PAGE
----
How to data mine to build a killer marketing campaign

Aja Stuart

If you’ve never got dirty with your data, you’re missing out.

Or, more accurately, your marketing plan is missing out. Data mining can sound overwhelming to the aspiring or DIY marketer, but it doesn’t have to be, and the rewards are worth it.

While some people find data sexy, most of us don’t. So let’s start with some motivation.

Jodie Sangster, CEO at the Association for Data-driven Marketing & Advertising (ADMA) knows exactly why you should care about your data.

"Think about the type of interactions you want to have with your customer and what information you need to achieve that.”

“The most significant benefit to data mining for marketers is the ability to better understand customers and prospective customers,” she explains. “This can cut across many criteria – likes, dislikes, behaviour, viewing activities, purchase history, product preferences.”

“The more we understand our customers, the more we can be relevant, valuable and respond to their needs. Ultimately, brands would like to deliver a personalised, one-to-one relationship with their customers and the way to achieve this is through data.”

So where is a good place for you to start your adventures in data?

“The important place to start is to think about the type of interactions you want to have with your customer and what information you need to achieve that,” Sangster says. “With data collection you should start small, be clear about why you are collecting the data and only collect the data you need.”

“You should think about the points at which you can collect data from customers and use tools at those interaction points to gather the data required. Interaction points include any point where a customer intersects with the business – for example, websites, mobile sites, social media and printed forms.”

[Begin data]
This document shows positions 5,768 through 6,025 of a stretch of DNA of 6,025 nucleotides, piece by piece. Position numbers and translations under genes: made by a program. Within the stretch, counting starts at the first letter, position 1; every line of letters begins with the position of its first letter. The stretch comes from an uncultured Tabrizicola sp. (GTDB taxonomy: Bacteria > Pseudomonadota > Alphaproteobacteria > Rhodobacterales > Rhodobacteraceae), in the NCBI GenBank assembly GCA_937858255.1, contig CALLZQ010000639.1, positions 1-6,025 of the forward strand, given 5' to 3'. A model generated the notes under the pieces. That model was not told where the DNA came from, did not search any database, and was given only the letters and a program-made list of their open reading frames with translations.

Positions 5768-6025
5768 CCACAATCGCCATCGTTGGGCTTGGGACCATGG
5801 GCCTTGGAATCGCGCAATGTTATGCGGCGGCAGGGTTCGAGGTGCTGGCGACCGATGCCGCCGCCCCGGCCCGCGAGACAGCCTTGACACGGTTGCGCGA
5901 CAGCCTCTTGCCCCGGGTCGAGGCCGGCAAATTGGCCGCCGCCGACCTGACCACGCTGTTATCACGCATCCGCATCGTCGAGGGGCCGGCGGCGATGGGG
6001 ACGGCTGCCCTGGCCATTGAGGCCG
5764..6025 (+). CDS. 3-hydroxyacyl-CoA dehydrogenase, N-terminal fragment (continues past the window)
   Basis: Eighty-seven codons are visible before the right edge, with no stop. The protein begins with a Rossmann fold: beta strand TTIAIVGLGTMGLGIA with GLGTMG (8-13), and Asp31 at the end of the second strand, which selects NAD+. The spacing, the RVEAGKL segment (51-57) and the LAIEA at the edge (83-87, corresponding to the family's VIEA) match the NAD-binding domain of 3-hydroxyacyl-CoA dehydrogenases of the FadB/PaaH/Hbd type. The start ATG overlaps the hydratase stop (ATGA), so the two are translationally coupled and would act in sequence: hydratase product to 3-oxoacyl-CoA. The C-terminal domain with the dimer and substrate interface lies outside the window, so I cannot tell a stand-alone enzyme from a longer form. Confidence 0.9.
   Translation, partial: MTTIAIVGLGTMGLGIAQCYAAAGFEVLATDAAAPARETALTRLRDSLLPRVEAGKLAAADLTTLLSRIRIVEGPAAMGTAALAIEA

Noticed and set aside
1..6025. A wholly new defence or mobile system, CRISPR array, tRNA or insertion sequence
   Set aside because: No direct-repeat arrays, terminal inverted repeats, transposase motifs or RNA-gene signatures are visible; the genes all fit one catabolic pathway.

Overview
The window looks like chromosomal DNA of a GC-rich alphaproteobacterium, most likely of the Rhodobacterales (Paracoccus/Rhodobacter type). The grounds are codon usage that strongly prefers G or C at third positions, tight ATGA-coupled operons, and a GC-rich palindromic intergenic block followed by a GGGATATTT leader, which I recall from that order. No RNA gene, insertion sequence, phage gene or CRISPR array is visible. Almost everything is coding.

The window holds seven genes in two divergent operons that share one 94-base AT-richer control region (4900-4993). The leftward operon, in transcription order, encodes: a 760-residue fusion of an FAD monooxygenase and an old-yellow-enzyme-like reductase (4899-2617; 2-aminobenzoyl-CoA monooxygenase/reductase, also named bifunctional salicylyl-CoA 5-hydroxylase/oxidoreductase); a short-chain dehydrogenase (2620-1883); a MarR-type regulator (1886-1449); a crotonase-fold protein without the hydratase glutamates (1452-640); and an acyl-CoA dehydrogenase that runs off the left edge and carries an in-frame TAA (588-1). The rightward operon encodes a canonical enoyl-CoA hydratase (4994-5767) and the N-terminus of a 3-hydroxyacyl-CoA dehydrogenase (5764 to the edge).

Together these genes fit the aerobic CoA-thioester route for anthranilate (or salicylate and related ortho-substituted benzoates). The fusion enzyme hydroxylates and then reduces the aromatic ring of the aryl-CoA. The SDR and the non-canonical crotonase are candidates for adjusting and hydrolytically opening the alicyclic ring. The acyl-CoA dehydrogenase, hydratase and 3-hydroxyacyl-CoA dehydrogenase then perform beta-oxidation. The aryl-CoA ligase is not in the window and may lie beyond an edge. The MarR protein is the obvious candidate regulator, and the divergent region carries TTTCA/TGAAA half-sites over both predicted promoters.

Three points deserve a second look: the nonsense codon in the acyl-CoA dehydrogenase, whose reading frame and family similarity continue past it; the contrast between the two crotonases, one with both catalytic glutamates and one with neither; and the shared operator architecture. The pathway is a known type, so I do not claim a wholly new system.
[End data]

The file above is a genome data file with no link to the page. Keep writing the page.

Sangster recommends tailoring your tools. “The tools used will depend upon the interaction point where data is being collected. For example, on a website, web forms can be used such as wufoo or others.”

Once your data has given up the answers you went looking for, don’t sit on your information.

In order not to get lost in reams of numbers, you need to know what you want to find. “The question needs to be asked first, and then the data should be used to find the answer,” says Sangster. “Although it is possible to scan data to find trends, this is incredibly difficult if you don’t have an objective that you are looking for. In general the question should be asked in advance.”

Data mining is not a one-time event. Sangster recommends regular data reviews, although the regularity “depends on the reason for reviewing the data”.

“One aspect is clear, data ages quickly and can become inaccurate. Data cleansing every six months will ensure the data gathered remains relevant, accurate and up-to-date.”

Once your data has given up the answers you went looking for, don’t sit on your information. “This is the most important aspect of data analysis and insight – ensuring that the insight leads to action implemented through the business,” says Sangster.

Data mining can give you the insights you need to target your marketing campaigns. Why not leverage the information you have about your already existing customers? Especially when it’s right at your fingertips.

Aja Stuart

Aja is Sydney-based writer and serial entrepreneur. She regularly writes about small business, entrepreneurship, and health and wellbeing. Her latest entrepreneurial adventure is yeahmama.co.

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